alpacas standing outside the barn

shearing in progress Photo by Grace Boto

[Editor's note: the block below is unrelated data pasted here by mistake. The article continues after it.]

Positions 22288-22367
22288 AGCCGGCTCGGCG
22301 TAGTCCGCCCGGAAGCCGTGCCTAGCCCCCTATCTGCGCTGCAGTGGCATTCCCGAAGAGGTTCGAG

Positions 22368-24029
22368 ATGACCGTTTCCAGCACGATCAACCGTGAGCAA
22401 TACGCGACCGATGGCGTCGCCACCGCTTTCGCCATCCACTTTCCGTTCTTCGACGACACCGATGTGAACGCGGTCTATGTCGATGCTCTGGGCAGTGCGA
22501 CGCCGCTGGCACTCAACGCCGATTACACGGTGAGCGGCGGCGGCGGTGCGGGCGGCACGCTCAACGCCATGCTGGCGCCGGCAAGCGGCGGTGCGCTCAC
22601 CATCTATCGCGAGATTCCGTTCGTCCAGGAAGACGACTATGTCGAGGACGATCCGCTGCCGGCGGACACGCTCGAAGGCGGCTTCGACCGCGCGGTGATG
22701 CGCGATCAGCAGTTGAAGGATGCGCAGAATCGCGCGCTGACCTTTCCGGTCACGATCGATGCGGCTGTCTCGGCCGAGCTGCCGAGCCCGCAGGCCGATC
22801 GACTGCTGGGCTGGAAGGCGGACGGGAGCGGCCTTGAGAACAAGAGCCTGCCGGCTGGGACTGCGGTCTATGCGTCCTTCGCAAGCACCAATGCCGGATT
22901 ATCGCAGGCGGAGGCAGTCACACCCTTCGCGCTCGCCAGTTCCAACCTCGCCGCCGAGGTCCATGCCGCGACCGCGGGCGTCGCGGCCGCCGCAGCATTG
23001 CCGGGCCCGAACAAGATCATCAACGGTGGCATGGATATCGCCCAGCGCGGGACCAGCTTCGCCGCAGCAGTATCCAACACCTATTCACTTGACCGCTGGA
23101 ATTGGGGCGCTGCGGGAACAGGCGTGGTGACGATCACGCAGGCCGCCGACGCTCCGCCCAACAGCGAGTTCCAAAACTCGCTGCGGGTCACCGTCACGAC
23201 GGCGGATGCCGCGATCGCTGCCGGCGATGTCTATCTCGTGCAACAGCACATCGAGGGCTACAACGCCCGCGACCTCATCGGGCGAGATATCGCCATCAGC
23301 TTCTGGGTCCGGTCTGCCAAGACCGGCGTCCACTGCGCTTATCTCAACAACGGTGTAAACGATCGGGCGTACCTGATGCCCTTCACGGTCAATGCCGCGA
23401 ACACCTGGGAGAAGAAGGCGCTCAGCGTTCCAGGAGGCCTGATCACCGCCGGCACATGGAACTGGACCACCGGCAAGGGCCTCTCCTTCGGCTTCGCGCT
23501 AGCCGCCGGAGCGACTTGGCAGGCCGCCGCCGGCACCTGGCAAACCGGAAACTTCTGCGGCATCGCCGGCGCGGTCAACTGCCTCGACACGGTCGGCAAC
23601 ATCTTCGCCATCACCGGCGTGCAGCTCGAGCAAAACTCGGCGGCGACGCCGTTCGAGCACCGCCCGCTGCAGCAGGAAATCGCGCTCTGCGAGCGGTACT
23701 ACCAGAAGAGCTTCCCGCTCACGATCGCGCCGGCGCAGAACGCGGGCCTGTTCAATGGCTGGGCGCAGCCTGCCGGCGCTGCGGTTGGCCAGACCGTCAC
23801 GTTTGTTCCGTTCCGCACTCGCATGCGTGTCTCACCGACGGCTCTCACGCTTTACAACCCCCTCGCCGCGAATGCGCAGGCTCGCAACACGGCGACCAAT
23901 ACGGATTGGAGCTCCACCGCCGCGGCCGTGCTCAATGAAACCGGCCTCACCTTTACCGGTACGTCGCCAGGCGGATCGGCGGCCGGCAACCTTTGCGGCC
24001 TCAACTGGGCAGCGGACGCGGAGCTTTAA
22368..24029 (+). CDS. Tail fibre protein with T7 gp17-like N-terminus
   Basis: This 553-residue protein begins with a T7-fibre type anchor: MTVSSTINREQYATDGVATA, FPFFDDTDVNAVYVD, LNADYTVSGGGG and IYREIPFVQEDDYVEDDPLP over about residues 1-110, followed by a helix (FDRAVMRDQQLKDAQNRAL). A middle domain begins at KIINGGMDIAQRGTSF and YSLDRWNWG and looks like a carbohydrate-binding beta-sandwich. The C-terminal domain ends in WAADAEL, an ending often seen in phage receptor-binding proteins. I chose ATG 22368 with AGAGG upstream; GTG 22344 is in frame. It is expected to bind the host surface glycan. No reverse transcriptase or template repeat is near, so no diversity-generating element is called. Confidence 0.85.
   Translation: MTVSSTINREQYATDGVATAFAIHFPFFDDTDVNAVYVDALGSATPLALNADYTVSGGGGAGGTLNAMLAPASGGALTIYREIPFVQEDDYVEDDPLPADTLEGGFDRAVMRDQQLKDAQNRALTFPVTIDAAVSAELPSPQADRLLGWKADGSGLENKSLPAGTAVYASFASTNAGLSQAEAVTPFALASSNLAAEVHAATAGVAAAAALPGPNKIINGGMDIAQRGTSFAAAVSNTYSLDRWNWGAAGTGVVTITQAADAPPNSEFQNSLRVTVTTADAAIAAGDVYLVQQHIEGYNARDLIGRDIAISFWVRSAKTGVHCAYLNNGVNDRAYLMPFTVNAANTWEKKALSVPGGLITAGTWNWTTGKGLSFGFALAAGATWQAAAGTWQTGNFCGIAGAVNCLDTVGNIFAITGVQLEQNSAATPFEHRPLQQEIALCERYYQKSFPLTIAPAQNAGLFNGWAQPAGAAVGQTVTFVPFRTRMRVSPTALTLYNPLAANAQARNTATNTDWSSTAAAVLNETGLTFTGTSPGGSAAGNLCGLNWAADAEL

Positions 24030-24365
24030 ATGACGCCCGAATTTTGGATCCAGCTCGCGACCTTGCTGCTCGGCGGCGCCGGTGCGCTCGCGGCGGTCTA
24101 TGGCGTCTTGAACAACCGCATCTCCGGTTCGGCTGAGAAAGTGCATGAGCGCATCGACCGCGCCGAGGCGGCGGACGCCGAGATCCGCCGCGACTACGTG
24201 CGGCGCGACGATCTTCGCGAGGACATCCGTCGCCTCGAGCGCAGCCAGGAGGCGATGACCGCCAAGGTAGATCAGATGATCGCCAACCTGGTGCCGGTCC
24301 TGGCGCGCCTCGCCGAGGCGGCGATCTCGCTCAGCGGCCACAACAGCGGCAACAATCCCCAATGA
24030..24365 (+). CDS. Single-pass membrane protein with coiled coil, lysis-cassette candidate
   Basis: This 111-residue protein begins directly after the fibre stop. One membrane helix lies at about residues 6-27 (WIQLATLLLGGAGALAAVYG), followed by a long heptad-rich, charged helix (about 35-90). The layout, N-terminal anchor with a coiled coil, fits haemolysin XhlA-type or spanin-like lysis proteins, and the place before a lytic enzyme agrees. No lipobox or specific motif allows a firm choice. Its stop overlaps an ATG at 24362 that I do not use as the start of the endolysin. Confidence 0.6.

What drew you to alpacas, besides having a herd of them essentially fall into your lap? When I started looking into the logistics and costs of raising these animals, the processing of the fiber really came into play for me. Alpacas don’t have lanolin in their wool, which is an oily residue in sheep’s wool that has to be washed out, so it made sense to me to go that route and have one less hurdle to cross. I can go straight from shearing the animal to carding and spinning the wool. Plus, with those funny-looking necks, it’s like opening a Dr. Seuss book every time you look out the window. Do all your alpacas have different personalities and behaviors? Oh, yeah—there’s definitely a wide range of personalities. We have the dramatic ones and the laid-back ones, the outgoing ones and the ones who just don’t care about you at all. They’re all really different and they show it quite a bit when I do farm tours. I have one alpaca, Mrs. Brown, that was bottle fed by her previous owner, thus making her much more social around humans. When we have visitors, and children in particular, she will sit down and let them give her unlimited attention. Then literally the moment the school bus pulls out of the driveway she goes back to her usual, much saltier self. It’s pretty funny, but at least she's nice for the guests! What was the first thing you made from alpaca fiber? Oh, it was bad. The first skein of yarn I made, I was so proud of—but it wasn't combed properly and there was probably half a pasture’s worth of grass in it. Then I made a hat from that yarn, and the hat was heavy enough to sink a small ship. I wore that thing with pride, but after five minutes with it on you’re sweating because it’s so thick. It’s gotten better, though.